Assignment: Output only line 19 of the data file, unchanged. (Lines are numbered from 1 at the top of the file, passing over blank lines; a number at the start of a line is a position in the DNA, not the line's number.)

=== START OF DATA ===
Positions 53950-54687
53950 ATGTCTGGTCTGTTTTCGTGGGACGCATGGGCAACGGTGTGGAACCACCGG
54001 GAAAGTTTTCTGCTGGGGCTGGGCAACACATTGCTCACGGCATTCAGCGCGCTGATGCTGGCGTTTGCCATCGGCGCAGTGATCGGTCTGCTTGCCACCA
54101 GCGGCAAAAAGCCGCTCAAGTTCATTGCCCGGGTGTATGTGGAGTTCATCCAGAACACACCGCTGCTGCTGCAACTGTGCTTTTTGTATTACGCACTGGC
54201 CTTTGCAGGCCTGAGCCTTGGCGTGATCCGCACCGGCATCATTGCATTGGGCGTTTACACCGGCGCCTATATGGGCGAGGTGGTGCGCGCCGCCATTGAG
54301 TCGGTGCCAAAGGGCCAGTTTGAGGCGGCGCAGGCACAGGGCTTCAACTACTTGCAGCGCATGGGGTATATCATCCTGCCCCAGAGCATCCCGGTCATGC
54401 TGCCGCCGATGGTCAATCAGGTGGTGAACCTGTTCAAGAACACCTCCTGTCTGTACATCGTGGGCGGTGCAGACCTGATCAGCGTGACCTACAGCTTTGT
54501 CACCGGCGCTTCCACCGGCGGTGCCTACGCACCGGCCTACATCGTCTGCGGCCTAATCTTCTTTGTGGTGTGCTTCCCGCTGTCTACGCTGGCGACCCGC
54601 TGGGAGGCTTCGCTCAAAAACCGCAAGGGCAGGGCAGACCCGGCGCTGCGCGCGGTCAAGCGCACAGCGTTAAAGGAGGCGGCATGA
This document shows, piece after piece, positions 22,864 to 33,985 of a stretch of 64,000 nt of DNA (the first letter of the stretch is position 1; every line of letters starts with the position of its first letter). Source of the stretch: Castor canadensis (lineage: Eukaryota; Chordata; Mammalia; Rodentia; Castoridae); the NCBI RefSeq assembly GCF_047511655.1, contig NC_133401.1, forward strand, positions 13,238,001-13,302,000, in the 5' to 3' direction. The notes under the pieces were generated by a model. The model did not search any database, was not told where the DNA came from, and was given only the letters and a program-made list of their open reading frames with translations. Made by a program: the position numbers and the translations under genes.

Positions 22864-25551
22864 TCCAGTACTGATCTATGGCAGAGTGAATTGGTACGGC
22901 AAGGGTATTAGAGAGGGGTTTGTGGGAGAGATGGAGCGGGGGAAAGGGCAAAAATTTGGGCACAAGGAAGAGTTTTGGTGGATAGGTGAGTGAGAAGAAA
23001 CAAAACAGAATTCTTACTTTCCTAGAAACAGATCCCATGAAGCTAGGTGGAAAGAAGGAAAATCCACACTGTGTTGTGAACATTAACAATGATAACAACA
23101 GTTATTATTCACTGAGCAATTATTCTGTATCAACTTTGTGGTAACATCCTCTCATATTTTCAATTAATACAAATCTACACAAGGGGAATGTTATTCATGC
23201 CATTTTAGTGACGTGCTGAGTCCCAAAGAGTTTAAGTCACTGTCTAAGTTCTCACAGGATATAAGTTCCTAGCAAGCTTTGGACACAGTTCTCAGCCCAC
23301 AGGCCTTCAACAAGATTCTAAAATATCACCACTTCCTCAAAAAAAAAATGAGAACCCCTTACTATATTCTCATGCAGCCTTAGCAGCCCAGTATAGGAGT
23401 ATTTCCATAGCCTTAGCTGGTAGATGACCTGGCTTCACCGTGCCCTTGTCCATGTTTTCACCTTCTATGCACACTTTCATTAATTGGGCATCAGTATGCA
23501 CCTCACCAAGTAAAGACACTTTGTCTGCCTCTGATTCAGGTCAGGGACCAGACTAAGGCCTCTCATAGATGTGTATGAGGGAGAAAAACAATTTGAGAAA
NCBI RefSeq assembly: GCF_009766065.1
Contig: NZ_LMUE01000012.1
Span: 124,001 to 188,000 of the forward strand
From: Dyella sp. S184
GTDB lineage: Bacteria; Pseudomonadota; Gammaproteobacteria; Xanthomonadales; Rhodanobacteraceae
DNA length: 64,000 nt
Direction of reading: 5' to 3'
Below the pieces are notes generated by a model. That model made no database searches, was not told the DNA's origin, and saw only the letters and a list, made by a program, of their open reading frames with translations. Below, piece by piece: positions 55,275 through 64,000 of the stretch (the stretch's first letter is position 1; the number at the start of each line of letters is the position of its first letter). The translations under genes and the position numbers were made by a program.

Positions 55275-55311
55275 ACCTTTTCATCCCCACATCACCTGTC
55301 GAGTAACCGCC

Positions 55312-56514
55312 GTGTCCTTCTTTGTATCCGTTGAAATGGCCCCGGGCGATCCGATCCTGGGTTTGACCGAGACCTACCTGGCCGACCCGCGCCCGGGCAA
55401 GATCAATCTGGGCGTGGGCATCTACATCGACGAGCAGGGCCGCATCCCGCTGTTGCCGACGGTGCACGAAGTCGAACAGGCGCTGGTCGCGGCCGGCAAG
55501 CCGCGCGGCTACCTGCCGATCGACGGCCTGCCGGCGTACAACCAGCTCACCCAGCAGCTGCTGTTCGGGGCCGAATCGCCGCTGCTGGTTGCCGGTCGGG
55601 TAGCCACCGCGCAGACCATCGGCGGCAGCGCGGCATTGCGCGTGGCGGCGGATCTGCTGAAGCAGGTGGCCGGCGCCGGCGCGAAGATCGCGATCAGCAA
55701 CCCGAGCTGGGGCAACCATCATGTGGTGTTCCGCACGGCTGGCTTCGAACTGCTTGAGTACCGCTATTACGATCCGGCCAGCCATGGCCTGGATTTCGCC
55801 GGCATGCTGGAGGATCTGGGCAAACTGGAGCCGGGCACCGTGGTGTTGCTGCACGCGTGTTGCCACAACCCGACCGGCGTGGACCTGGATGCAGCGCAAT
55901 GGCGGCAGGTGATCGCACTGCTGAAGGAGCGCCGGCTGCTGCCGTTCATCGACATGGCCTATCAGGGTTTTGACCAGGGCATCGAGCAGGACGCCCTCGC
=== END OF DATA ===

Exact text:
23501 CCTCACCAAGTAAAGACACTTTGTCTGCCTCTGATTCAGGTCAGGGACCAGACTAAGGCCTCTCATAGATGTGTATGAGGGAGAAAAACAATTTGAGAAA